World Sepsis Day is held on 13 September every year and is an opportunity for people across the world to unite in the fight against sepsis.
As a time-sensitive medical emergency, consumer awareness of sepsis and its symptoms is paramount in ensuring they present to an emergency department in time.
And thanks to the advocacy of our lived experience consumers, awareness of sepsis in Brisbane is about to increase!
In a Queensland first, commuters currently passing through the northbound entrance of the city’s most iconic landmark – the Story Bridge - can see a large World Sepsis Day banner asking the all-important question: Could it be sepsis?
The bridge itself was to be lit up magenta tonight – the international colour for sepsis – however in honour of Her Majesty Queen Elizabeth the Second’s passing, commonwealth government protocol requires the bridge lights will be white from 9–22 September. Unfortunately, this means the bridge won’t be lit up to mark World Sepsis Day this year as planned. An application has already been submitted to the Brisbane City Council for next year.
The approval from Brisbane City Council for the bridge banner and lights are thanks to a joint effort between Clinical Excellence Queensland and the Australian Sepsis Network, and the tireless efforts of consumer representative Mary Steele.
Mary lost her son Preston in 2003 at just two and half years-of-age after he developed sepsis following pneumonia and an acute lung injury. She is now an avid and valuable Queensland and national sepsis consumer representative.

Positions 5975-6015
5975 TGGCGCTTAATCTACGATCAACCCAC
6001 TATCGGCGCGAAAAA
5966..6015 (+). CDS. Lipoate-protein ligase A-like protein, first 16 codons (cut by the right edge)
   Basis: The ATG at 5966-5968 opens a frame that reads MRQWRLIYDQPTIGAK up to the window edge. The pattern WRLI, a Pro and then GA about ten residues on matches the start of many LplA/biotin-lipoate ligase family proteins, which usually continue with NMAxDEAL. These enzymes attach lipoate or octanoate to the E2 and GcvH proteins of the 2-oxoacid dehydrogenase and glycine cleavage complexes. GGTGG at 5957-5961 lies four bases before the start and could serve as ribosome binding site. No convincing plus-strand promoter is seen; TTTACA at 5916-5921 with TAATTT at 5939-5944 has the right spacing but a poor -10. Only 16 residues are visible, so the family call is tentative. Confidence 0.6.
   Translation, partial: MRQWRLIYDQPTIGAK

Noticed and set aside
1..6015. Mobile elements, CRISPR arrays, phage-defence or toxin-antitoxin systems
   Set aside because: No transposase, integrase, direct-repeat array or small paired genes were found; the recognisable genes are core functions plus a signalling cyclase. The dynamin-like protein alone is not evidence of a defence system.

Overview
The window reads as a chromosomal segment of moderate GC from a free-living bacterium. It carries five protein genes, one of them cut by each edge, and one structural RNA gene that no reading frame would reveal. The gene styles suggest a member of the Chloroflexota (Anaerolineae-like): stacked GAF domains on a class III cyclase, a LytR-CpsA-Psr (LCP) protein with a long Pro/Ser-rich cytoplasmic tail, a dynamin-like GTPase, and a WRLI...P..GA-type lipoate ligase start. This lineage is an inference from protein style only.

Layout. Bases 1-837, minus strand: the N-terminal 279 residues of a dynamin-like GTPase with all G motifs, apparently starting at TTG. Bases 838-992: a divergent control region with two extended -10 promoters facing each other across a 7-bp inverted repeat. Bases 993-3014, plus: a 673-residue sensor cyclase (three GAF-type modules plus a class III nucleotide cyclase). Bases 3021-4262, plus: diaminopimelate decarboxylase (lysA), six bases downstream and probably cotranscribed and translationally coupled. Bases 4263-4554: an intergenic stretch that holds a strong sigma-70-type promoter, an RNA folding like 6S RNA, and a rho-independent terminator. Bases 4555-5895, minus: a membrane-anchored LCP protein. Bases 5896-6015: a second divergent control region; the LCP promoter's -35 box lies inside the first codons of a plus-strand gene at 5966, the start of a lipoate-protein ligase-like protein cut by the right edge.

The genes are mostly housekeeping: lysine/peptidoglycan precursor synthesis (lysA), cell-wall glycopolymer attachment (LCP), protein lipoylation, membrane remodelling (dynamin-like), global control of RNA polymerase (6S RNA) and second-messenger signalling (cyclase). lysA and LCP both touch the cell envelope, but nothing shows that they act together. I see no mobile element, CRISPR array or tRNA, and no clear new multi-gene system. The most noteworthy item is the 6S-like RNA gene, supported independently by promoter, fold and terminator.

“In Australia, almost 9,000 people die of sepsis every year, yet people don’t know what it is or how to recognise the symptoms. Even more devasting is that it is treatable if diagnosed in time.”
“Raising awareness is critical – I don’t want any family to experience what I have,” said Mary.
Sepsis is a major priority for Queensland Health, which has been working to improve the identification and management of sepsis since 2017.
Clinical Co-Chair of the Queensland Sepsis Program Professor Bala Venkatesh said the public exposure to sepsis afforded by the bridge lights and banner were a welcome and important step in raising the profile of sepsis in the community.
“Sepsis is a medical emergency but when roughly only half the population knows what sepsis is, their odds of presenting to an emergency department in time are reduced.”
“The more consumers know about sepsis and what to look out for the better, and we’re very grateful to Mary and our colleagues at the ASN for what they have achieved this year,” he said.
Professor Venkatesh said the number one question he encouraged people to ask, was could it be sepsis? - which is why it features so prominently in the bridge banner.
“Whether you’re a parent or an adult or even a healthcare professional, look at the symptoms, trust your gut and ask: Could it be sepsis?”
What is sepsis?
Sepsis is a medical emergency with a high mortality rate, but it can be difficult to diagnose because its symptoms can be suggestive of a less serious illness. Unfortunately, delays in recognition and treatment often lead to catastrophic outcomes, such as significant morbidity or death.
Show your support this World Sepsis Day
Here’s how you can show your support:
- Share the sepsis campaign resources with your colleagues, friends, and family on social media
- Add a banner to your Facebook profile.
- Complete the iLearn education module (health professionals)
A recording of today’s World Sepsis Day-themed clinical education session will be available on the Queensland Health intranet soon (restricted access).
Together, we can help save lives and limbs. To find out more about the Queensland Sepsis Program, visit the website. To discuss site visits or in-service education, please email firstname.lastname@example.org. Information for consumers can be found on the Queensland Health website.
Mary Steele with her son, Preston
Preston lost his life to sepsis when he was just two-and-a-half years old